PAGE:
A Woman's Crusade: Alice Paul and the Battle for the Ballot

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A Woman's Crusade: Alice Paul and the Battle for the Ballot

Author: Mary Walton
Publisher: Palgrave Macmillan
Copyright: 2010
Pages: 304
Cover Price: $ 28.00

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Alice Paul began her life as a studious girl from a strict Quaker family in New Jersey. In 1907, a scholarship took her to England, where she developed a passionate devotion to the suffrage movement.  Upon her return to the United States, Alice became the leader of the militant wing of the American suffrage movement.  Calling themselves “Silent Sentinels,” she and her followers were the first protestors to picket the White House. Arrested and jailed,  they went on hunger strikes and were force-fed and brutalized. Years before Gandhi’s campaign of nonviolent resistance, and decades before civil rights demonstrations, Alice Paul practiced peaceful civil disobedience in the pursuit of equal rights for women.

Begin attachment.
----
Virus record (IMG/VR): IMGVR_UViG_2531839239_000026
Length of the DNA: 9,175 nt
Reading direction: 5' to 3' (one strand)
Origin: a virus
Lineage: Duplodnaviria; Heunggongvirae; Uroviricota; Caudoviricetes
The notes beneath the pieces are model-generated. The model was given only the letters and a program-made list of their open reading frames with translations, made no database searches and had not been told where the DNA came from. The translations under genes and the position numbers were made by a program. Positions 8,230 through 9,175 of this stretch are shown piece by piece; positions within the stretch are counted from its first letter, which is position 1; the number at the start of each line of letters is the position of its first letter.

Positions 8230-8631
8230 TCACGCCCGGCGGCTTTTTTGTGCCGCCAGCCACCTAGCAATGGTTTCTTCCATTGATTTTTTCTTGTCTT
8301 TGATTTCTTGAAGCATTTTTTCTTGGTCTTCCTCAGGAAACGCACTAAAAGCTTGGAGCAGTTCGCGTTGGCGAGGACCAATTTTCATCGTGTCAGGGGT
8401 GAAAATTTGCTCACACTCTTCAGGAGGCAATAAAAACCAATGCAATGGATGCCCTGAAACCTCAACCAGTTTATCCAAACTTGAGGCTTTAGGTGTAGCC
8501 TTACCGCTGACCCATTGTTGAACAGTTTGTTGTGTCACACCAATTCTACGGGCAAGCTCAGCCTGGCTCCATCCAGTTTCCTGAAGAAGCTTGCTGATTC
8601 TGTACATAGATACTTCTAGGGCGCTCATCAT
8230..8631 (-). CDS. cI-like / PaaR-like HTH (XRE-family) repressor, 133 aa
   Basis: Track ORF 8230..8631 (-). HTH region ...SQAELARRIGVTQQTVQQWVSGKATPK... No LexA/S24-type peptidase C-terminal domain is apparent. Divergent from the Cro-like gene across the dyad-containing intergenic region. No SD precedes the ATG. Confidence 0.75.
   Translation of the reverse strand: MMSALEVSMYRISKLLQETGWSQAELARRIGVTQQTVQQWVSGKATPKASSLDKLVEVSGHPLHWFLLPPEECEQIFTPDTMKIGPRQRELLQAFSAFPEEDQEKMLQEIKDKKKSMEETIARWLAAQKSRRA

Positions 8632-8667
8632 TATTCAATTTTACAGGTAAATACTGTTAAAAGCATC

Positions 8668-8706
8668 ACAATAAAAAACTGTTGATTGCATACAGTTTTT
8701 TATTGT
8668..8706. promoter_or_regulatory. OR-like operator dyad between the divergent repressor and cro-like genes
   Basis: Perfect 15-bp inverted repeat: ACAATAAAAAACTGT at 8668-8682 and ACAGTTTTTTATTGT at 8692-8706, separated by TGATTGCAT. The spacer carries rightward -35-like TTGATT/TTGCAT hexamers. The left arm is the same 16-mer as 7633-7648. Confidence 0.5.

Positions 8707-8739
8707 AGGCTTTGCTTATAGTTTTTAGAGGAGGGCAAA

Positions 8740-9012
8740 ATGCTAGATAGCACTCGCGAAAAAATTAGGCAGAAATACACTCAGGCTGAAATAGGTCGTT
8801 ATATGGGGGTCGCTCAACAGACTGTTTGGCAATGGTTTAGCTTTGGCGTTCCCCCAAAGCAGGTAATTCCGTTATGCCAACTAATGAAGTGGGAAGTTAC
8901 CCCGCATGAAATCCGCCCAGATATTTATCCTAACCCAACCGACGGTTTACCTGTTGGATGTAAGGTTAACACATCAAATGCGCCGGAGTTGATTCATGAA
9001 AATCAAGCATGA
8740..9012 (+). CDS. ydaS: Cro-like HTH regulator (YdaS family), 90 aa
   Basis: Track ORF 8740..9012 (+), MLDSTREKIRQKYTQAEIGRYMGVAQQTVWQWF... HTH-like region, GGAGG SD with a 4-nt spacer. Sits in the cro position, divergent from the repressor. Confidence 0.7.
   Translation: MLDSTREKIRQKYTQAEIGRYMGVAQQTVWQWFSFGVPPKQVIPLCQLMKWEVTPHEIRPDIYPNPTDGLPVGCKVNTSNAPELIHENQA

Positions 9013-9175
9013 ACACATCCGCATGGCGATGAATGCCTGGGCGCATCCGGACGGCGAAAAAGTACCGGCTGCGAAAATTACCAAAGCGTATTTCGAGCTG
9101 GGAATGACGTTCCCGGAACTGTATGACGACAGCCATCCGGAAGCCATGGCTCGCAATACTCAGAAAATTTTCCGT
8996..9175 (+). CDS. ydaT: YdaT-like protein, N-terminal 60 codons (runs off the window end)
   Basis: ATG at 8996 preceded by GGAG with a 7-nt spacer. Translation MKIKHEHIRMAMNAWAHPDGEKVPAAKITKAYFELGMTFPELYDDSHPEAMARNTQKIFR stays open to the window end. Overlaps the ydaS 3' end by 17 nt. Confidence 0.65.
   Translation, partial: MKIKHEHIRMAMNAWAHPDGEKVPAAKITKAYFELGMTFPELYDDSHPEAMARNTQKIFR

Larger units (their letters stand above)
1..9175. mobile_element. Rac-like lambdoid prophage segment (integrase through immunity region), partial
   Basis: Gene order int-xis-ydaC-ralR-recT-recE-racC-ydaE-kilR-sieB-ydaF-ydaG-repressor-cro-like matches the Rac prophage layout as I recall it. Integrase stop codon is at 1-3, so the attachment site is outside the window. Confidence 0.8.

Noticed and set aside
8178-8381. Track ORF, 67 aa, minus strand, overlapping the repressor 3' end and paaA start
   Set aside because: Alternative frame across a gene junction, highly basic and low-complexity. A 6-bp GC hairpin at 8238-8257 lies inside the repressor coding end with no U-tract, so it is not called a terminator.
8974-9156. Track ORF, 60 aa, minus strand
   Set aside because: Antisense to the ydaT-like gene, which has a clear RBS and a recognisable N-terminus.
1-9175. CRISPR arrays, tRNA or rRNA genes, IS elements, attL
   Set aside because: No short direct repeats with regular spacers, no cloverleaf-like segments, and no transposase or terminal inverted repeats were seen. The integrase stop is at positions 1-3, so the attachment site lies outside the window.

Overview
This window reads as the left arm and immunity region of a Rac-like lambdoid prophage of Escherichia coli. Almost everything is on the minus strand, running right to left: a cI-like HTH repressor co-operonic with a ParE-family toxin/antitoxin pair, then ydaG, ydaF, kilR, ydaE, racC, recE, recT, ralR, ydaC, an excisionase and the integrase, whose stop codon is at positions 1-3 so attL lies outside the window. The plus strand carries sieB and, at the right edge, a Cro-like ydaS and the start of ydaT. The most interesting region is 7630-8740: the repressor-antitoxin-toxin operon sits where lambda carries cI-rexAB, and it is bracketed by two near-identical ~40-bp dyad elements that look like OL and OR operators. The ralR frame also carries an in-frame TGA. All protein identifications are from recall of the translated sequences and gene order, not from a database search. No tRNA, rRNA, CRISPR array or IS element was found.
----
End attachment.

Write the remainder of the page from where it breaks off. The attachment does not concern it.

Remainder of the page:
With her daring and unconventional tactics, Alice Paul eventually succeeded in forcing President Woodrow Wilson and a reluctant U.S. Congress to pass the Nineteenth Amendment, granting women the right to vote. Here at last is the inspiring story of the young woman whose dedication to women’s rights made that long-held dream a reality.

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Background Information

Quakers, also known as Friends, are a religious group that arose in England whose adherents are noted for their simplicity of living and pacifism. It took a long struggle that succeeded in many individual states before voting rights for women were granted nationally by the 19th Amendment in 1920. The long struggle for equal rights for women took shape in the 19th century and was resisted by conservative thinking about gender roles.